• tired

      Can someone help me out does Ms. Rhee have a degree of any kind?

    • downtown rez

      Test scores are way from 20007-2010.
      That's real progress.

      Of course union cash does pay for a lot of sharp knives.

    • noodlez




    • http://.. Marie Jackson

      I think the media is hell bent on starting a "race war" over Rhee.


    • Adrian Bent-Me

      Drez- http://dcist.com/2010/07/2010_dcps_test_scores_decline.php

      I guess you didn't cherry pick your information either...

    • Pingback: Jessica Alba? | celeb life

    • …….

      Marie, I absolutely agree with you. I'm so sick of the black vs. white thing here. I'm neither pro Rhee, nor am I against her. There are some things she's done that I've approved of and others I simply can not abide by. Yes, the ineffective teachers needed to be weeded out of the system, however, there should've been a formal process in place to document their ineffectiveness. I also believe that some good teachers were let go in the mad dash to say the school system made necessary cuts. Rhee's biggest mistake was trying to be like Fenty and not feel the need to communicate with people. Everyone, black and white, wants the very best education for their kids. She needed to understand that giving "face time" to parents is not a bad thing and doesn't undermine her desire for change.

    • incredulous

      Please find the three 10 minute video segments PBS taped with late Shaw MS principal Brian Betts. Impressive no end. Betts could articulate what Michelle Rhee never could, describe the extraordinary resources made available to him to make a difference at Shaw. Peer mentoring, regular consultation, specialist support, you name it. The video shows some of it. And this was a principal who dropped in on every classroom most days to spend a few minutes watching. Complete rapport with the majority of his staff, and doing everything by the 'accountability" book.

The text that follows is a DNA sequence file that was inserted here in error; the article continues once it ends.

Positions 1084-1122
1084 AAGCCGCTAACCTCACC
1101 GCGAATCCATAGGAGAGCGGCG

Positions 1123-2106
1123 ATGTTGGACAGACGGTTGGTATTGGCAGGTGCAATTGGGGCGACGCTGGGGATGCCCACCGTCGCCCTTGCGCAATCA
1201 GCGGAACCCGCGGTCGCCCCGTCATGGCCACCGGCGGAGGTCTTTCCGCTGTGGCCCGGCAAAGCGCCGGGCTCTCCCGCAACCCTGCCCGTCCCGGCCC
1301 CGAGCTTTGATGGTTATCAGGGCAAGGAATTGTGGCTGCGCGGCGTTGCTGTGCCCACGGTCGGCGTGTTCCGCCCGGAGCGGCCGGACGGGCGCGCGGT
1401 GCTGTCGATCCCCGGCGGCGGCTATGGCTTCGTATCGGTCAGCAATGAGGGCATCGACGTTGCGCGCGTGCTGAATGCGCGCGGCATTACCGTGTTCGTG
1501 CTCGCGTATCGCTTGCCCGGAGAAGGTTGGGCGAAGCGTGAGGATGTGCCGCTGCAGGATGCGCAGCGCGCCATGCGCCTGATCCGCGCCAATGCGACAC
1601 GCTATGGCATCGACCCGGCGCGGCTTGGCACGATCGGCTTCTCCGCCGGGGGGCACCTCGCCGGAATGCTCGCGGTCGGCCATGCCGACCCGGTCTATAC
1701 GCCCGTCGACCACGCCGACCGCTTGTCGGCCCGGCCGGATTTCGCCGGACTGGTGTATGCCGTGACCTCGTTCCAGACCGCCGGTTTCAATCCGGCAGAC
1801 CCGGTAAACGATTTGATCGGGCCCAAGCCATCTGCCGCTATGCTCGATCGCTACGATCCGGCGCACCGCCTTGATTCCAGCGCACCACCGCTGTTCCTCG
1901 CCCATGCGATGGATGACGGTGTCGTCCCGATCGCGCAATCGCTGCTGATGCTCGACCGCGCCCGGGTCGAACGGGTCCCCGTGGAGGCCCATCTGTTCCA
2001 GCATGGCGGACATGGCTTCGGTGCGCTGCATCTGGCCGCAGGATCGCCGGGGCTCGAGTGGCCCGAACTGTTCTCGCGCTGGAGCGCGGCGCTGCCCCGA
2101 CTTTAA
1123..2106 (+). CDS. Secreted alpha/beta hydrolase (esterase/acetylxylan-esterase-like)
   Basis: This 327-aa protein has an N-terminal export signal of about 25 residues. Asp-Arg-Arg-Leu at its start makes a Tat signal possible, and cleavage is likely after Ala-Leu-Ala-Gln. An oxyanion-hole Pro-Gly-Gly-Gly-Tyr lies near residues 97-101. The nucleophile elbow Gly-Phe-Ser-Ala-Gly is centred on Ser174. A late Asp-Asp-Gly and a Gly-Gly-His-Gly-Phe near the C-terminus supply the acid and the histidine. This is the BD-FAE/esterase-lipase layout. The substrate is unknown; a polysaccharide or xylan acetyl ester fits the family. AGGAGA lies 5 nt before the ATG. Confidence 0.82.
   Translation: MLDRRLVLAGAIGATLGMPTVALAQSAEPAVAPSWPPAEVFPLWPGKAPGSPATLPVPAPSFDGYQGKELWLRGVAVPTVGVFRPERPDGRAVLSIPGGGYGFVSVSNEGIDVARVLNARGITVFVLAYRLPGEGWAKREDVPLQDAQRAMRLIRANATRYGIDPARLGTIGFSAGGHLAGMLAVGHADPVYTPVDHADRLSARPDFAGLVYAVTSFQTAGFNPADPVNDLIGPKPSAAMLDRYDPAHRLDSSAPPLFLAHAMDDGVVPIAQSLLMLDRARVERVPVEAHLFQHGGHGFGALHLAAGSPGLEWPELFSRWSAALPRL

Then, there are the test scores, AFTER Betts explicitly states the curriculum and instruction was all designed around those tests.

      That's the thing with evidence. It IS some nasty shit. The patient dies anyway, after SOTA treatment. The students' test performances don't improve.

      Just one case, and not generalizeable. Not a happy ending, and it's not over for the students. But.......

    • downtown rez

      @ ABM
      I guess you didn’t cherry pick your information either…
      No, ABM, I didn't. You, however you did. Again.
      The article you site considers only 2009, and shows that in 2009 scores fell slightly in 2 of four categories. However, scores also rose in the other two categories.
      Here is the four year trend,.
      It shows that DCPS scores are up dramatically from 2007-2010. In most cases, these are double-digit gains. These real advances in student performance are unprecedented in DCPS. They would be remarkable anywhere in the country. That's why Obama gave us $75 million, and why private foundations have also contributed additional millions. Good schools and the quality education they provide are key to breaking the cycle of unemployment and multigenerational poverty, and are also key to building a stable middle class and ending defacto segregation.
      And the union spend millions to toss it away. They say "We're protecting or members". I say: "By objecting to the termination of hundreds, you are endangering the future of tens of thousands."
      There is a bigger picture, and at the end of the day they just don't care.

    • Really?

      Efavorite wrote “scores have been going up* for over a decade, long before Rhee arrived and under six different superintendents, for example,

      4th grade Math
      1996 – 187
      2000 – 192
      2003 – 205
      2005 – 211
      2007 – 214
      2009 – 219

      8th grade Math
      1996 – 233
      2000 – 235
      2003 – 243
      2005 – 245
      2007 – 248
      2009 – 254

      4th grade Reading
      1998 – 179
      2002 – 191
      2003 – 188
      2005 – 191
      2007 – 197
      2009 – 202

      8th Grade reading
      1998 – 236
      2002 – 240
      2003 – 239
      2005 – 238